A Special Thursday Post by Thomm...
Rather than my usual of looking at a long arc of a book, or even its entire run, I'm going to take a look at the Bad Mothers chapter of Scalped, Jason Aaron and R.M. Guera's master work. It's akin to looking at just one chapter in an unfinished book, but it's one of my favorite arcs in the story and one of the most pivotal. It can be viewed as a short story all its own, too.
From the beginning Gina Bad Horse is dead, found along a road not far from her abandoned car. Reading previous issues lets the reader know that she was returning to the reservation from visiting Lawrence in prison when she was murdered, but that's not necessary for understanding what's happening. The story opens with Red Crow sitting by her body, reflecting, while tribal police are hanging back, waiting for his orders.
Meanwhile, Dash Bad Horse is his usual kick ass self, busting meth houses and employing heavy physical threats to get information out of suspects. In this particular meth house a body is found. The woman is a naked, strangled meth addict. Her five kids, the oldest of whom is 12, are in a room next door. Her name is Pamela Bittan, and she's our second dead mother.
Dash is entirely unmoved when eventually told of his mother's death, but Red Crow is determined to find the killer. Dash is moved, in time, by Pamela Bittan's death because 1) it's his case, and 2) Shelton, the oldest Bittan kid, ends up befriending Dash when he comes to the precinct every day to find out of the killer's been caught.
It doesn't take long to figure out Bittan's killer is Deisel, a blonde guy who claims he's part Kickapoo and, as it turns out, is an undercover agent for the FBI, as is Dash. Of course, that's a problem. Agent Nitz, who's in charge of the FBI on the reservation, doesn't want Deisel arrested or his cover blown. He doesn't care about Deisel killing a meth addict, or that Deisel's a meth addict himself. He just wants to take down Red Crow and any of his cohorts (including Gina) who Nitz holds responsible for the deaths of two FBI agents in the '70s.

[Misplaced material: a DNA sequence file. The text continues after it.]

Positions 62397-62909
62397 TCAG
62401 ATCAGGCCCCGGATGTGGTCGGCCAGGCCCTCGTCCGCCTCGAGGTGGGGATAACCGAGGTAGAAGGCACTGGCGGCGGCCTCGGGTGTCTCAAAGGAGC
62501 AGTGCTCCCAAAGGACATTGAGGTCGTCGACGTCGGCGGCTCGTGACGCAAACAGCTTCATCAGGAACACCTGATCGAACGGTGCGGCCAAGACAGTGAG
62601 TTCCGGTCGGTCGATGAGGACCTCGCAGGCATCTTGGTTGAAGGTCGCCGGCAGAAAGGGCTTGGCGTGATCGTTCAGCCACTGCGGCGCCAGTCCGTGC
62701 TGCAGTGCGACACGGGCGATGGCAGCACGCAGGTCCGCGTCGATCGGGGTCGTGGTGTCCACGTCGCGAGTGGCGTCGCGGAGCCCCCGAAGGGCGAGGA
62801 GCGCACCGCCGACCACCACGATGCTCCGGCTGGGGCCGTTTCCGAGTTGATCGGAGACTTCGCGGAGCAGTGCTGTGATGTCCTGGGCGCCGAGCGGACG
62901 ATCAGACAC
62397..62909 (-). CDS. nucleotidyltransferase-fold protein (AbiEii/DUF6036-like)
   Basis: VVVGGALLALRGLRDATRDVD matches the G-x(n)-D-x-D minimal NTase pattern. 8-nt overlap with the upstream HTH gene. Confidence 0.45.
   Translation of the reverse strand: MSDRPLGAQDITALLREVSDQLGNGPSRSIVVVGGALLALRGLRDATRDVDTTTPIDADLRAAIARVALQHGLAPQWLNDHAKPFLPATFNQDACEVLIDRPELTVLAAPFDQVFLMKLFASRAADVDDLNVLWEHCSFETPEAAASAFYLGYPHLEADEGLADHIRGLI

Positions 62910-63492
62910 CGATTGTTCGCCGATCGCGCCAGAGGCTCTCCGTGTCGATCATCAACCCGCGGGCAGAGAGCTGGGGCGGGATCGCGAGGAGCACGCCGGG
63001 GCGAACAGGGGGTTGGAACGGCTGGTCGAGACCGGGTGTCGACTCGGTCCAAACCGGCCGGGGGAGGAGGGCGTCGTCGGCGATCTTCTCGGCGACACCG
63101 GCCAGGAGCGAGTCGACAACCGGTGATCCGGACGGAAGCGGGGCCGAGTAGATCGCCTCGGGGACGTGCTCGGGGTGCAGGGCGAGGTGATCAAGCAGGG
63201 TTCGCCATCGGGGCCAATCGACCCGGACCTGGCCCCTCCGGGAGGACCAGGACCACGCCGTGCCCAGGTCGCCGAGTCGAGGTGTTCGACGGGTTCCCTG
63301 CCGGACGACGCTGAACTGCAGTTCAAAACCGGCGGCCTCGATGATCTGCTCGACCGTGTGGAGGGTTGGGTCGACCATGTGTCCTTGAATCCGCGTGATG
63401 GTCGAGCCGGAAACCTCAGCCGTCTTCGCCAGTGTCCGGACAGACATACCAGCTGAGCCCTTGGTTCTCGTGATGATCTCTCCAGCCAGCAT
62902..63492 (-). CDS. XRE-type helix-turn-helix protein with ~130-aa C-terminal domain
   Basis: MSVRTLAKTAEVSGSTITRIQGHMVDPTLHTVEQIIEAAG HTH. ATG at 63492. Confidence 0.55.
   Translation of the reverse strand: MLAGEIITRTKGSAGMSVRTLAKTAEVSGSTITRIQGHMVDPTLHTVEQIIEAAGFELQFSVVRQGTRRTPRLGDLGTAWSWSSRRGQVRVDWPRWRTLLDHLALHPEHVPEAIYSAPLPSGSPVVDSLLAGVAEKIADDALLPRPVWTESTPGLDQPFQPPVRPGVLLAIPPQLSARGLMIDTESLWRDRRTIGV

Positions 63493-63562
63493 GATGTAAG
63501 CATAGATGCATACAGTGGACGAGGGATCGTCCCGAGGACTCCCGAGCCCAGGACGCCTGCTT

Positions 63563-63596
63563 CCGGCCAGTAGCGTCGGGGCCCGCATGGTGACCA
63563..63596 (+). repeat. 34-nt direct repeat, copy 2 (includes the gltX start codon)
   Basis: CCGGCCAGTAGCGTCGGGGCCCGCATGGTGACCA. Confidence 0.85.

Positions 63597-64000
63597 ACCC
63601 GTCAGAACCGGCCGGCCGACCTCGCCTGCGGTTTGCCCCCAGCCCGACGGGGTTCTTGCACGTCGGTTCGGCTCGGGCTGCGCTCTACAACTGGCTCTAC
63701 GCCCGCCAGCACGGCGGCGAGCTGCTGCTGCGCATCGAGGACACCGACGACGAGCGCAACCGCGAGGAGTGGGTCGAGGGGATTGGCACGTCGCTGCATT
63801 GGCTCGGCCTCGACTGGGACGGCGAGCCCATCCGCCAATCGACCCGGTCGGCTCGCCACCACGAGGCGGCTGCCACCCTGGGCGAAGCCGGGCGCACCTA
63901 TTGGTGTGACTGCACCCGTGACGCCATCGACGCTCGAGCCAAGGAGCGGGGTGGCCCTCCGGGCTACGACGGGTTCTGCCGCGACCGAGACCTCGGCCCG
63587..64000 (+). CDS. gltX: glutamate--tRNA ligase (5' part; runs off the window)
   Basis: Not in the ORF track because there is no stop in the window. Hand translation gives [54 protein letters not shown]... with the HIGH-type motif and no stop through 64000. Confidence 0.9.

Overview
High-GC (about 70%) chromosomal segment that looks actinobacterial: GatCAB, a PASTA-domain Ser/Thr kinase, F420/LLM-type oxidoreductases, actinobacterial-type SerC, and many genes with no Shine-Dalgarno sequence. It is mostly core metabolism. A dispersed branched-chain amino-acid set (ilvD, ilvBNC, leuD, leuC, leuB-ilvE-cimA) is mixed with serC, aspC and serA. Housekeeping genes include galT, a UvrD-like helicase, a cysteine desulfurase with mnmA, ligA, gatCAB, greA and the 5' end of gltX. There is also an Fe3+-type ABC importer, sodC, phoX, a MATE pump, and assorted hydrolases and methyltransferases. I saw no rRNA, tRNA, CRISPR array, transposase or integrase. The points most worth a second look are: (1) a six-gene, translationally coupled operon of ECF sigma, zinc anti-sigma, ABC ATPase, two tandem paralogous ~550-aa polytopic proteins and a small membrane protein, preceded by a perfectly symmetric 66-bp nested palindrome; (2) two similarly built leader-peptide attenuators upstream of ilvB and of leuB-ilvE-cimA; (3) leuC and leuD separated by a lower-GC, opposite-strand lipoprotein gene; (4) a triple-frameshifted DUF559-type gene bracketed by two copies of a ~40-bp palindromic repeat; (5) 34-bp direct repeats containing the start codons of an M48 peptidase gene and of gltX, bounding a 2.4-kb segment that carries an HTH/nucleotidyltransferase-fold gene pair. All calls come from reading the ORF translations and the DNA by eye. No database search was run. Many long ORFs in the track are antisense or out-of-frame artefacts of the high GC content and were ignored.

Aaron sprinkles in a bit of back story with a flashback to Dash's childhood when Gina is trying to teach him about Lakota lore. They're visiting a cave that was the entrance to the inner world where the Lakota lived in happiness and plenty until a trickster lured them to the surface with promises of abundant resources that didn't exist, even before the Europeans came and killed off the bison. Dash doesn't want to hear it. There's also a scene when he's a teenager where Gina has acquired some arrowheads for Dash's collection. He ignores her, continuing to read a magazine and listening to whatever's eminating from the headphones he only briefly takes off at Gina's insistence.
This back story meshes with Dash's developing relationship with Shelton. Dash takes him out and teaches him to shoot a pistol. Dash takes him camping. After learning he's inherited Gina's house, the home in which he was raised, Dash finds the arrowheads he once collected nicely presented in a shadow box, something Gina had obviously done for him but he had never seen. When Shelton's relatives come down from Canada to take him and his siblings, Dash gives Shelton the shadow box.
The problem with getting Deisel, though, is that he's in Nebraska, out of the reservation. The local sheriff, a rather stereotypical bigot named Karnow, won't cooperate, in part because the bars and liquor stores in his town, White Haven (which is more than a little heavy handed on Aaron's part), are losing business since Red Crow opened his casino, which sells alcohol. Red Crow was supposed to only allow out of town visitors to drink at the casino, not the local drunks who keep White Haven afloat when they come across the border. See, other than the casino, the reservation is dry.
Unfortunately, Shelton runs away from his relatives and trades the arrowheads to some drunks for a ride and a gun. He gets to Nebraska and tries to kill Deisel but isn't a very good shot. Deisel shoots him dead. Dash pulls over the drunks on a DUI and sees the arrowheads. He immediately heads to Nebraska when the drunks tell him of the trade for the gun, but Shelton is dead already. Deisel is under arrest, on his knees with his hands behind his head, but Dash tries to kill him. Shots to the shoulder and leg don't get the job done, and Sherrif Karnow kicks Dash's gun out of his hand before he can get off any more shots.